ldorado Resorts said it plans to issue new shares, sell some Las Vegas real estate and take other steps to strengthen its finances ahead of a $17 billion merger of Caesars Entertainment. Regulatory delays in Indiana have pushed back the merger date, at least until late July.
With earlier meetings canceled due to the COVID-19 pandemic, the Indiana Gaming Commission just said they have chosen July 10 as the date when the proposed merger will be considered. The deal currently can't close until the Indiana Gaming Commission, the gaming commissions of New Jersey and Nevada, and the Federal Trade Commission (FTC) all provide their approval.
Meanwhile, Eldorado is offering as many as 20.7 million shares of its stock, with the proceeds going to general corporate purposes, the company said last week. Vici Properties, a real estate investment trust spun off from Caesars, is providing a $400 million mortgage on a convention center Caesars opened in Las Vegas, and is purchasing 23 acres of land nearby for $4.5 million an acre, Bloomberg reports. The equity, combined with VICI’s transactions and an incremental expanded revolver credit facility, ensures an additional $1.3 billion of liquidity.
Eldorado also amended terms to a lease with Gaming and Leisure Properties Inc., which owns a number of casinos that it manages. Also, Eldorado and Caesars obtained waivers from banks to requirements that they maintain a certain level of debt to earnings.
The acquisition of Caesars, which was first announced in June of last year, will make Eldorado the largest operator of gambling establishments in the U.S. The Reno, Nevada-based company was already having to find new owners for several properties in markets where it feared regulators may have objected to its increased market share. The length of time required to win approvals in each of the states the company would operate in extended into the coronavirus pandemic, which shuttered virtually all of the casinos in the country.
Eldorado stock, which has a $3.1 billion market cap, is down more than 31% since January. Caesars Entertainment, which has a market value of $8.3 billion, has seen its shares tumble 11% year to date, as reported by CNBC.
Eldorado and Caesars have obtained more flexibility from banks on key provisions in its debt documents that determine how much the company can borrow relative to its earnings. Companies in large swaths of the travel and entertainment industries have obtained similar concessions from lenders as their earnings plunged during the pandemic, avoiding a wave of defaults.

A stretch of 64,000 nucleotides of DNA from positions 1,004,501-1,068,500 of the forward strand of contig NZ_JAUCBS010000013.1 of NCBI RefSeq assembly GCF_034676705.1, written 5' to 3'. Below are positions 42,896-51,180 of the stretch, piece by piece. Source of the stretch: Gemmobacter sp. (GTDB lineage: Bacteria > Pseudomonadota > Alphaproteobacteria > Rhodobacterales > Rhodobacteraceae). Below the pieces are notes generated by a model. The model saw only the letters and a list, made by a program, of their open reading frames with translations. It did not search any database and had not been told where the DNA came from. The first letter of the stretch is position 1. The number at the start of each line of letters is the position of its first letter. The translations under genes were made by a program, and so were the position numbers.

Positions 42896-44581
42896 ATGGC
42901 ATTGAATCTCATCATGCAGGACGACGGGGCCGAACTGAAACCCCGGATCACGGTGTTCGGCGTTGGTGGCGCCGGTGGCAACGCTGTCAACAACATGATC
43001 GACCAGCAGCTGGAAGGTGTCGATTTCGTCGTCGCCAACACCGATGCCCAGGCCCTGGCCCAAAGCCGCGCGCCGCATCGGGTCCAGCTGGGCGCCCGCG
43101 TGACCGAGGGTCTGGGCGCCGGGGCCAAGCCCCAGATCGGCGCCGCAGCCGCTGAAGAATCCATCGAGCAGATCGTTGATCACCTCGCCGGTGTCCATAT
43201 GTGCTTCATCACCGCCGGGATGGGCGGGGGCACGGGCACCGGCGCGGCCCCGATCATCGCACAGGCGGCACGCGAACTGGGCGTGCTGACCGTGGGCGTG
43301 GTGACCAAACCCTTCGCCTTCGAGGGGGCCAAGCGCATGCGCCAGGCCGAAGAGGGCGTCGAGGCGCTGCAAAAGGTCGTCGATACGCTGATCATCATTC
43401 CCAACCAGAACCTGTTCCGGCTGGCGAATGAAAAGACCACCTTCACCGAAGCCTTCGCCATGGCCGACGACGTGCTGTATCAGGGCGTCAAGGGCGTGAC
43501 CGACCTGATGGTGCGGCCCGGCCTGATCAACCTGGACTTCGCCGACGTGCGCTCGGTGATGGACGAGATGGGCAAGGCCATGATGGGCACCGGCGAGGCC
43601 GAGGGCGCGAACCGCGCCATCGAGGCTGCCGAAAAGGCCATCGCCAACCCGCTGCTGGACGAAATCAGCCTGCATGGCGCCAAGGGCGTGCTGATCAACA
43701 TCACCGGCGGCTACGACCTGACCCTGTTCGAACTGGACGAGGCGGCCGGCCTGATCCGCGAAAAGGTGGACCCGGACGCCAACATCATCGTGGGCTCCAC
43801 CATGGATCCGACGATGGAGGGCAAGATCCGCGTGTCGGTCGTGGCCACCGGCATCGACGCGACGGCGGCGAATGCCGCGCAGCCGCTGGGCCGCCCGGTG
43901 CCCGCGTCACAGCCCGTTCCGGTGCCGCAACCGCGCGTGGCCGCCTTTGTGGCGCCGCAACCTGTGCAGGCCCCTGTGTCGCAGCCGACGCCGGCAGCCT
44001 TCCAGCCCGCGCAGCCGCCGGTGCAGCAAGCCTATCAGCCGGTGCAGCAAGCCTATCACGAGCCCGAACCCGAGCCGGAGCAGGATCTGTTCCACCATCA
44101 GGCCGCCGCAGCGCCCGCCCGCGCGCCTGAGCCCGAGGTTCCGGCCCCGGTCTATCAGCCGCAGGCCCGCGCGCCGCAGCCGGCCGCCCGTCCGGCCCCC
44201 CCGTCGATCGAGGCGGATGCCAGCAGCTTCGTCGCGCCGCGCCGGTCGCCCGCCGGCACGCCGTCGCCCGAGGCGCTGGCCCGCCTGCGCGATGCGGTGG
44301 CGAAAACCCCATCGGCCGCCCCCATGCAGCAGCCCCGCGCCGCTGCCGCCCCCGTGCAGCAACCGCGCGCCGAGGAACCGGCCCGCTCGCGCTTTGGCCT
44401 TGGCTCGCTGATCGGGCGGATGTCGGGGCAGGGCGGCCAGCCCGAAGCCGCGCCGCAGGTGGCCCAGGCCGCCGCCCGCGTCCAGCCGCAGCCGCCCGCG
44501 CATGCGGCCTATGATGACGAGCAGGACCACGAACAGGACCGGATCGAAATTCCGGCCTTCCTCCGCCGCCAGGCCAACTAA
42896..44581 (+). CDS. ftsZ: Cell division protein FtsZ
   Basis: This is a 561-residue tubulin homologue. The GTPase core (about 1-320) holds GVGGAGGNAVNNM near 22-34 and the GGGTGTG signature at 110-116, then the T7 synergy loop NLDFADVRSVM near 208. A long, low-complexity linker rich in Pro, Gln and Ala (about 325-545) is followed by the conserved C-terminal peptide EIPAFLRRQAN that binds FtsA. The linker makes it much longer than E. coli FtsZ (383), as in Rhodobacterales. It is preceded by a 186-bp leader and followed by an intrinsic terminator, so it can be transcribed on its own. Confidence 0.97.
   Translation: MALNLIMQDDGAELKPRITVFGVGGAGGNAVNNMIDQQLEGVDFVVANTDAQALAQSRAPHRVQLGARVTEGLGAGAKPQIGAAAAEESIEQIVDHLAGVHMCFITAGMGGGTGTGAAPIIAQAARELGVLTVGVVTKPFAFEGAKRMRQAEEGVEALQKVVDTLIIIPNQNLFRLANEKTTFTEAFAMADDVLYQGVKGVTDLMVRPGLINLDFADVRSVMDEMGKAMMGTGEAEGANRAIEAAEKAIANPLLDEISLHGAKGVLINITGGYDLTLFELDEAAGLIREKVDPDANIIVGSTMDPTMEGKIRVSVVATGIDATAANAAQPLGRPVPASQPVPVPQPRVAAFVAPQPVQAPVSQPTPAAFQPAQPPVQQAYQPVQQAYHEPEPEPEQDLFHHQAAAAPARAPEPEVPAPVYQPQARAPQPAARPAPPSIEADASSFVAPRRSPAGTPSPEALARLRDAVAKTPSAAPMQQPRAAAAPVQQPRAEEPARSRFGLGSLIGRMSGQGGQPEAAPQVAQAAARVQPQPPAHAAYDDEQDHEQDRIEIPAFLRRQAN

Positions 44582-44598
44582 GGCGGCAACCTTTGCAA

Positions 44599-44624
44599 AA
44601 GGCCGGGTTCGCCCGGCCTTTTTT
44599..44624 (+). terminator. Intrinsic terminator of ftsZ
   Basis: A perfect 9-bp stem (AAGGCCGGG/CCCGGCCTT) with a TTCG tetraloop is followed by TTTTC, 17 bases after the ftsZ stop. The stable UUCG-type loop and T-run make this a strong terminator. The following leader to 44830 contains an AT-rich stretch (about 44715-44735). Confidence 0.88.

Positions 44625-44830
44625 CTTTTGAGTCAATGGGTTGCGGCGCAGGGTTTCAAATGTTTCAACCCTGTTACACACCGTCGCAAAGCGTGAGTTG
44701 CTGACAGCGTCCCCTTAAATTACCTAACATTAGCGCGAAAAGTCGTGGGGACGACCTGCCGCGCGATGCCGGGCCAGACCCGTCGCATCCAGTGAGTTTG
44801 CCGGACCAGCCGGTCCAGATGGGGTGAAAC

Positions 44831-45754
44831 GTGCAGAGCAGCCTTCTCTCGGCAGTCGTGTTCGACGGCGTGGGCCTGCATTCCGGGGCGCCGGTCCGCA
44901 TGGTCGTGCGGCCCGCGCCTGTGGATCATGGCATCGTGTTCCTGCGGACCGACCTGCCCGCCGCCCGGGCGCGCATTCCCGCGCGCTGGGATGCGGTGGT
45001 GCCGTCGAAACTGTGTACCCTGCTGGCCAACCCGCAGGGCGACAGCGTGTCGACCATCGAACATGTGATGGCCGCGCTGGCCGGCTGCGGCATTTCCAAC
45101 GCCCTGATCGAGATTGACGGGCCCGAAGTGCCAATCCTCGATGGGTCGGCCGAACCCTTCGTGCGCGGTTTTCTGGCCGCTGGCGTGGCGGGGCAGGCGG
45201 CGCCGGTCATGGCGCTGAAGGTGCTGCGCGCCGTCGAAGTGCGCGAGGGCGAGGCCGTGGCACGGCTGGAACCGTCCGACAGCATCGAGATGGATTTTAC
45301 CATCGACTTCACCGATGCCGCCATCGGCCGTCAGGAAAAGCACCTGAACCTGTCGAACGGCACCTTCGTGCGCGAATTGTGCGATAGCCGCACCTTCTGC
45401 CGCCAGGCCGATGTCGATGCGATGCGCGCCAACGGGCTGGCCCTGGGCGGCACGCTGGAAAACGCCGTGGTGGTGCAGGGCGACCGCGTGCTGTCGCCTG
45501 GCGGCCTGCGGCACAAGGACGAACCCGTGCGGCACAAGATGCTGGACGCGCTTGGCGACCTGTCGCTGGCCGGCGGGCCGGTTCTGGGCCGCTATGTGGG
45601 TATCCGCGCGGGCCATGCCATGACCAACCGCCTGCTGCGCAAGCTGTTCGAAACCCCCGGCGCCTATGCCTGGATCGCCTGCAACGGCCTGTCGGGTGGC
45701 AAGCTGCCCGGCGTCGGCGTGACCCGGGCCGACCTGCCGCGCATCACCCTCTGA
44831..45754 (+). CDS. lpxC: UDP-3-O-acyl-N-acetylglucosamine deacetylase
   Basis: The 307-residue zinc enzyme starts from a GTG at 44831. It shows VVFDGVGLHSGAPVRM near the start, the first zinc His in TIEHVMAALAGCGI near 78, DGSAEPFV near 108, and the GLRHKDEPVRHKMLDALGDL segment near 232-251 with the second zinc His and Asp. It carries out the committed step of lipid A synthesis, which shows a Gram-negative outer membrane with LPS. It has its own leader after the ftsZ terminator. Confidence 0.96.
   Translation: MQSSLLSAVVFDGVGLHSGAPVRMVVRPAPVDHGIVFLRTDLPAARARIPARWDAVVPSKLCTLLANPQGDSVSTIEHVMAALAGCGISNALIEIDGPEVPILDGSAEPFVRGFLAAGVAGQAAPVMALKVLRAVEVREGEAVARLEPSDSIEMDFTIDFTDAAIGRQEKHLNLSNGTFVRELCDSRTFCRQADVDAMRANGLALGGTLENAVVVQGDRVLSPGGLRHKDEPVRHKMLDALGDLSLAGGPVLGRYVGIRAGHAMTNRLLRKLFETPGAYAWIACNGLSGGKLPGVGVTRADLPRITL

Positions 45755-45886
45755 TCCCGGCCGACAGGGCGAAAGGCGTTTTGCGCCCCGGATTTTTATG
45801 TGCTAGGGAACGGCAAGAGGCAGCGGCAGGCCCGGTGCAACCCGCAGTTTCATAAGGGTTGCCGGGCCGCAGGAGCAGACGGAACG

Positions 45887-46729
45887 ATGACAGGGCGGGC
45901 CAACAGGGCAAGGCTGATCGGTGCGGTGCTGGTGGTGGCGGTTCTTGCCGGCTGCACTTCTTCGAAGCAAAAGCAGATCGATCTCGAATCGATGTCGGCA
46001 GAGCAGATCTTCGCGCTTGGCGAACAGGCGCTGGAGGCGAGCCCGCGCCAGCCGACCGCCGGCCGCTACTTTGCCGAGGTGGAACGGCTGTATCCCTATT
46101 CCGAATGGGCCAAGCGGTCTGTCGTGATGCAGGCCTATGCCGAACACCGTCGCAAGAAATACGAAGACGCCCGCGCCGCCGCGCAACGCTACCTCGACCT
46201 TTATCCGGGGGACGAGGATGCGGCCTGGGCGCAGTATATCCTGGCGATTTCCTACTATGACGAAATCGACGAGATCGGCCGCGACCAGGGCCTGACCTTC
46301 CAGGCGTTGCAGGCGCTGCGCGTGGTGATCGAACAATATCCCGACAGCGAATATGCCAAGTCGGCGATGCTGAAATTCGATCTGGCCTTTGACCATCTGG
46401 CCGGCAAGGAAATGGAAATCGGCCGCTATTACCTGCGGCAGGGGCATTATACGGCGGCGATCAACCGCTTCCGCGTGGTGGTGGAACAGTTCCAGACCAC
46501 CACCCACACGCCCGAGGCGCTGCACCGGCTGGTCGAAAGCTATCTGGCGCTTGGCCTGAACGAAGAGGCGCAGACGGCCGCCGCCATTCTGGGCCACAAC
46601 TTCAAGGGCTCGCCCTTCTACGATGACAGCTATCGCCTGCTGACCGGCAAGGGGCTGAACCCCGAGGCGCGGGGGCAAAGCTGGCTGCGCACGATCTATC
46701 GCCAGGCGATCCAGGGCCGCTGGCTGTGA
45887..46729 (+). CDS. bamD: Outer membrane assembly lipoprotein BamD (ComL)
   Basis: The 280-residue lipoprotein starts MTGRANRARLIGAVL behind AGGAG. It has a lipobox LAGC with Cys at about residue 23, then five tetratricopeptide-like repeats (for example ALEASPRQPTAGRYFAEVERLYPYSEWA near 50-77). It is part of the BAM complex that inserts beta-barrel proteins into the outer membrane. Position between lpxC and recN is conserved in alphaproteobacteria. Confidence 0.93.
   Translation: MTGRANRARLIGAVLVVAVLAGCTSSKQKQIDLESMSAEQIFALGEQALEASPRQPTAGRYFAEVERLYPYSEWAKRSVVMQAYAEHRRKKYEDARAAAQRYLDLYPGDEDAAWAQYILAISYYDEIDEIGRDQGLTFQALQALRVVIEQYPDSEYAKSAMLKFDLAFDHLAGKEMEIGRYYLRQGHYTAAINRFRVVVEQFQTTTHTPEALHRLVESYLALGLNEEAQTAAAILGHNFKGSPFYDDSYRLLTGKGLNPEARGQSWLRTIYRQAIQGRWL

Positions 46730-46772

Despite state-mandated occupancy limits at its 14 reopened properties, Eldorado saw revenue decline only 21% year over year. But its earnings before interest, taxes, depreciation and amortization rose 16% compared with the same period last year. Those numbers are likely to improve since Missouri and Iowa, which reopened casinos on June 1, are stronger markets for Eldorado than Louisiana and Mississippi, which began opening in May.
Furthermore, the two companies said they amended terms of their existing bank credit lines and new debt that a group of lenders led by JPMorgan Chase & Co. had agreed to provide for the merger, according to filings. The amendment on the new credit line means Eldorado won’t be required to comply with a covenant that limits the amount of its secured debt to 6.35 times earnings until September 2021, unless it opts to terminate the waiver sooner.
The bank group has also agreed to increase the credit lines they are providing to Eldorado and Caesars as part of the financing for the merger by a combined $210 million, according to the filings. Chief Executive Officer Tom Reeg originally predicted a close for the deal in the second quarter of this year, while a filing last Monday said it would be in mid-2020.